When it comes to wooden fencing, there are several things that can cause it to crack or splinter. Being aware of these factors will enable you to take preventive measures for preserving your fence. This blog will help you understand the life cycle of your fence and what causes fence splintering, so you can better preserve it.
Understanding how Moisture affects Wood
Whenever a tree is felled, the wood begins to dry out. Wood dries from the outside in. Water causes wood to swell, or expand, while drying causes it to shrink. Thus, when the outside of a section of trunk dries, it can crack, or check. Checking is a completely natural phenomenon and no cause for concern.
When you install your fence, you expose it to sunlight, causing most remaining moisture to evaporate. As a result, you will probably notice some minor cracks and checks after the first few months. At this point, your wood should remain relatively intact for the rest of its life cycle. However, if your wood is untreated, it will continue to expand and contract as it sees periods of moisture (rain, fog, etc.) followed by dry periods. As it does, it can form new cracks over time, ruining its rustic beauty and compromising its strength.
Solving the Moisture Problem
If you allow your wooden fence to soak up water on wet days and dry out on dry days, you may be disappointed with how quickly it falls into disrepair. Even if you live in a dry climate, moisture can get into it via fog, or during a rainy season. The best way to address the problem is before you install the fence.
Prior to install, you should consult with your fencing provider to be certain of your lumber’s quality. Pre-dried wood should not experience checking in the early months. In addition, certain species of wood resist drying out more than others. By choosing wisely, you will hedge against the effects of rain and sun.
Seal Your Wood!
Consult with your fencing provider to determine which brand of sealant is right for the wood you intend to use. You might even want to request fencing that has been pre-treated with sealant. Sealant locks out moisture. If your sealant also doubles as an effective treatment for your wood, it should protect your fence from wood-boring pests. Treatment can also serve as a stain, preserving the natural color of your wood, and revealing its grain.
If you intend to paint your fence, ask your fencing provider what kind of paint works best on your wood. Choose one that lasts a long time in your climate, and works well with other treatments you intend to use. The right paint will act as another layer of protection, keeping out pests and moisture.
When you install your wood fence, you (or your installer) really must know what you’re doing. A solid game plan takes into consideration how the materials will hold together years into your fence’s life cycle. We already discussed treated wood, but you also need to consider the nails and/or screws you will use.
Screws, and especially nails, can cause your wood to split. If you use nails, taking time to blunt them will reduce the chance that they will cause the wood to split. You can also use cut nails, which create a rectangular-shaped path into the wood. (Regular wire nails cut a circular path into wood). When hammered with the grain, cut nails hold pieces together more effectively, and exert less force on the surrounding wood. As such, they have a much lower chance of causing the wood to split.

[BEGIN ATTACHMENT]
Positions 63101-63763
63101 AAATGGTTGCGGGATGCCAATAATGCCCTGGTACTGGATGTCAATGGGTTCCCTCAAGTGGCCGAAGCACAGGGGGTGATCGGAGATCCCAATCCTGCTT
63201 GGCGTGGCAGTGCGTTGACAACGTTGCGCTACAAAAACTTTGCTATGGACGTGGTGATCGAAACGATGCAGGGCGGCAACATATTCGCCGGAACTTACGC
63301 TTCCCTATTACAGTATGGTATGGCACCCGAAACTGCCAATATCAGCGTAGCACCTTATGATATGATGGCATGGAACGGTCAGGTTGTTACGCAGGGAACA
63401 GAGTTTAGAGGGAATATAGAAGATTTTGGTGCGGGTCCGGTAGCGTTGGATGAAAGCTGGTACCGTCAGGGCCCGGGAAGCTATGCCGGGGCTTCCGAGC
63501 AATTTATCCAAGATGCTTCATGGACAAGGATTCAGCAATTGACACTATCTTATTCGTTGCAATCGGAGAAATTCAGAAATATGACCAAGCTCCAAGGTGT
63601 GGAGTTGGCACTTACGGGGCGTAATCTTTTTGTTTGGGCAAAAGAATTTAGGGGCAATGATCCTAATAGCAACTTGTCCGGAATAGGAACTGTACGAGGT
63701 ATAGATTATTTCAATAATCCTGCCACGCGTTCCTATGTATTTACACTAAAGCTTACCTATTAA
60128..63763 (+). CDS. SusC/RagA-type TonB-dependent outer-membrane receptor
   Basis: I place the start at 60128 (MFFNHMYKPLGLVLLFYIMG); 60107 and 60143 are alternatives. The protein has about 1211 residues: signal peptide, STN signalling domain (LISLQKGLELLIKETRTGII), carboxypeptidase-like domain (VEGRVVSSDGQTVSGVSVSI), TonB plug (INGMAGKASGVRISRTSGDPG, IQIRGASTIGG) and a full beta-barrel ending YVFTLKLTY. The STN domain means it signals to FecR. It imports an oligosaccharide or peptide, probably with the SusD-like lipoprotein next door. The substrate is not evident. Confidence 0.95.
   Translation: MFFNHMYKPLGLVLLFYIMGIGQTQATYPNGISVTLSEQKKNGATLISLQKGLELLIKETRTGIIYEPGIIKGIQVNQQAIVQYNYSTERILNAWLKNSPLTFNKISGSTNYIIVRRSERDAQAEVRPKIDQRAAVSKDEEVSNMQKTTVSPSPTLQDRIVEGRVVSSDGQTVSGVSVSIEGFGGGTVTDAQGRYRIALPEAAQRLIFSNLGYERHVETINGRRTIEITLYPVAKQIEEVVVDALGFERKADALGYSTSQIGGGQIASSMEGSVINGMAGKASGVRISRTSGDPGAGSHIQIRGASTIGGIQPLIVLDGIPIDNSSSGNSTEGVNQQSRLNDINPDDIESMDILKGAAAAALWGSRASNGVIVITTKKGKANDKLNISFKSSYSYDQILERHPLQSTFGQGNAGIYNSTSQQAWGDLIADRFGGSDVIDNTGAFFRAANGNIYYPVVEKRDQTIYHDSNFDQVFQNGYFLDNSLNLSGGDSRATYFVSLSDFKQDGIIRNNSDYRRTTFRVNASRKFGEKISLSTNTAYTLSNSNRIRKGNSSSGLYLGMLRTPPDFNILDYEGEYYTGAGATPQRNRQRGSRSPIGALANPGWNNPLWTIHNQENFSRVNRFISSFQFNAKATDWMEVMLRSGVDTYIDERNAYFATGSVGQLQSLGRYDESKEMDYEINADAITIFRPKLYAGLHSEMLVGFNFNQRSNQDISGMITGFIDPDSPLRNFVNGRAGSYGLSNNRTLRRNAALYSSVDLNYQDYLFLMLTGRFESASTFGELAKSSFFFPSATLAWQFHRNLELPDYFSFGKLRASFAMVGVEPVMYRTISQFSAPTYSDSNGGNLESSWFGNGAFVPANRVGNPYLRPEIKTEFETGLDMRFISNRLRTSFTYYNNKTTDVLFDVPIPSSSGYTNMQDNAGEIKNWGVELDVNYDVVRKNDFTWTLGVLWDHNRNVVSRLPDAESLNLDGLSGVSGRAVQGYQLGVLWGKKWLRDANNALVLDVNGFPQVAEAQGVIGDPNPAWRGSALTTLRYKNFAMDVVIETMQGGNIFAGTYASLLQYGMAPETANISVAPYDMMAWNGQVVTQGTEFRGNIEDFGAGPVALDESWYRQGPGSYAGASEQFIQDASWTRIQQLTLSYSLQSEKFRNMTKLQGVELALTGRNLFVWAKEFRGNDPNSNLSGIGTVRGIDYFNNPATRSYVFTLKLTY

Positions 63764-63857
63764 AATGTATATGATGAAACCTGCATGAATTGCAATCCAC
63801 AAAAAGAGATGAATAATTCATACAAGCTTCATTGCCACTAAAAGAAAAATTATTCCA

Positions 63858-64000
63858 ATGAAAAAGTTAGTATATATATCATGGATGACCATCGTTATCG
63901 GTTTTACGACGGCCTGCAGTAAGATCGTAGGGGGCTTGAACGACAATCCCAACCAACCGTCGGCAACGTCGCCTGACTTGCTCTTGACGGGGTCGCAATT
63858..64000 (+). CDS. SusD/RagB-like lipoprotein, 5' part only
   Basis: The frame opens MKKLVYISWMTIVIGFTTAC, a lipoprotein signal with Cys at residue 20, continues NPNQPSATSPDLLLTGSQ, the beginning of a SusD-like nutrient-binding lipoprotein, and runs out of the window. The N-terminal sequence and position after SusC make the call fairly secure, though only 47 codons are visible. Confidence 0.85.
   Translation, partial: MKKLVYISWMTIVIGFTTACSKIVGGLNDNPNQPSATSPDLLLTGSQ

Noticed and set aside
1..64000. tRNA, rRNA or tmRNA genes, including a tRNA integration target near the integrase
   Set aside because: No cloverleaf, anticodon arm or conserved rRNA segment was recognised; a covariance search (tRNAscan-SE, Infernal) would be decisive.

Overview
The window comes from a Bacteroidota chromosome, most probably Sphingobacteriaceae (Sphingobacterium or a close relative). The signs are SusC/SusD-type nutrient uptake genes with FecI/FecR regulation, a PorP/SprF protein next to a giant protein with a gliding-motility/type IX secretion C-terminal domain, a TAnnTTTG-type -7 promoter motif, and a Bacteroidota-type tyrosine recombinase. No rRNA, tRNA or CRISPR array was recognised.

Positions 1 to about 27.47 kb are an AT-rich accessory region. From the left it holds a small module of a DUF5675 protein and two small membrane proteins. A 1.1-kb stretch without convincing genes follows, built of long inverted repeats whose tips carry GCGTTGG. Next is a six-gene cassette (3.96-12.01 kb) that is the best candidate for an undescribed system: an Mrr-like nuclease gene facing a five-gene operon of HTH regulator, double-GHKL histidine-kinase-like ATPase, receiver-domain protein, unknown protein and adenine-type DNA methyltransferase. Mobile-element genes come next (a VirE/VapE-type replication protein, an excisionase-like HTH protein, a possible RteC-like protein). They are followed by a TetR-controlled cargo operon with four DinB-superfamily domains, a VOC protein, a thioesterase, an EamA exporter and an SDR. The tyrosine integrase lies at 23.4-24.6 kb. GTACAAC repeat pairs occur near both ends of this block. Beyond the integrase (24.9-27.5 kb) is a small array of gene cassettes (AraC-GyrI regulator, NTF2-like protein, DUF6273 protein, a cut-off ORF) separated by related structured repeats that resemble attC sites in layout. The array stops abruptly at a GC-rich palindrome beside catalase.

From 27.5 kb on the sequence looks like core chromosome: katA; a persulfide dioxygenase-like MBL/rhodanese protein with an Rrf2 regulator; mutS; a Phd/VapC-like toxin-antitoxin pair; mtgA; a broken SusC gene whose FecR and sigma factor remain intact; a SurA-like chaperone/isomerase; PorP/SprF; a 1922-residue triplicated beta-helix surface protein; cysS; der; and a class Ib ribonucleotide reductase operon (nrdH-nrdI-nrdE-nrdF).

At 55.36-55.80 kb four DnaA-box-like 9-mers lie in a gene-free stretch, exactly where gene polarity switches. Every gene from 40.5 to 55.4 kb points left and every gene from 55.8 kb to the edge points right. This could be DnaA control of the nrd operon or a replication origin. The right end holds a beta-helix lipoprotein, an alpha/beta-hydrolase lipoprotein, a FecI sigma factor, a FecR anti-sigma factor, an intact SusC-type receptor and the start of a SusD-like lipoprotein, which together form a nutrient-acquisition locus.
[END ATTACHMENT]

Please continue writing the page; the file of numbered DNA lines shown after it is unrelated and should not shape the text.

If you hire a professional fence installer, they will understand how to avoid splits in your wood. They often employ drills to pre-drill holes, which reduces the stress that nails and screws place on wood. Drilling lowers the chance that the wood will crack along the grain. A professional installer will have better workmanship in general. If you do something every day for years, the best practices needed to avoid problems down the road become routine.
Wear and Tear
Another aspect of design to consider before installation is the usage. Will your fence get hit by soccer balls? Will your dog scratch at it? Will your kids climb on it? How can you install your gate to make it last a long time? Impacts to your fence can cause damage, making it weaker. Cracks also let in moisture, which again cause the wood to expand, and enable mold growth.
You can anticipate wear and tear by building a stronger fence. Use larger pieces, and more supports. Of course, larger pieces bring a greater risk of cracking in the heat. That means that they need to be treated properly.
Planning is Everything
The problems associated with cracking and splintering are best avoided during the planning stage. Properly sealed and treated wood should last you a long time. And proper use of nails and screws will avoid pressure between grains that causes cracking. If you are inexperienced, contact an expert installer with the knowledge of proper materials and practices.
All Counties Fence & Supply is available to meet your installation needs. Regardless of what kind of fence you want to install, we know how to help you get the most life and use out of it. Give us a call, and we’ll help you through your installation.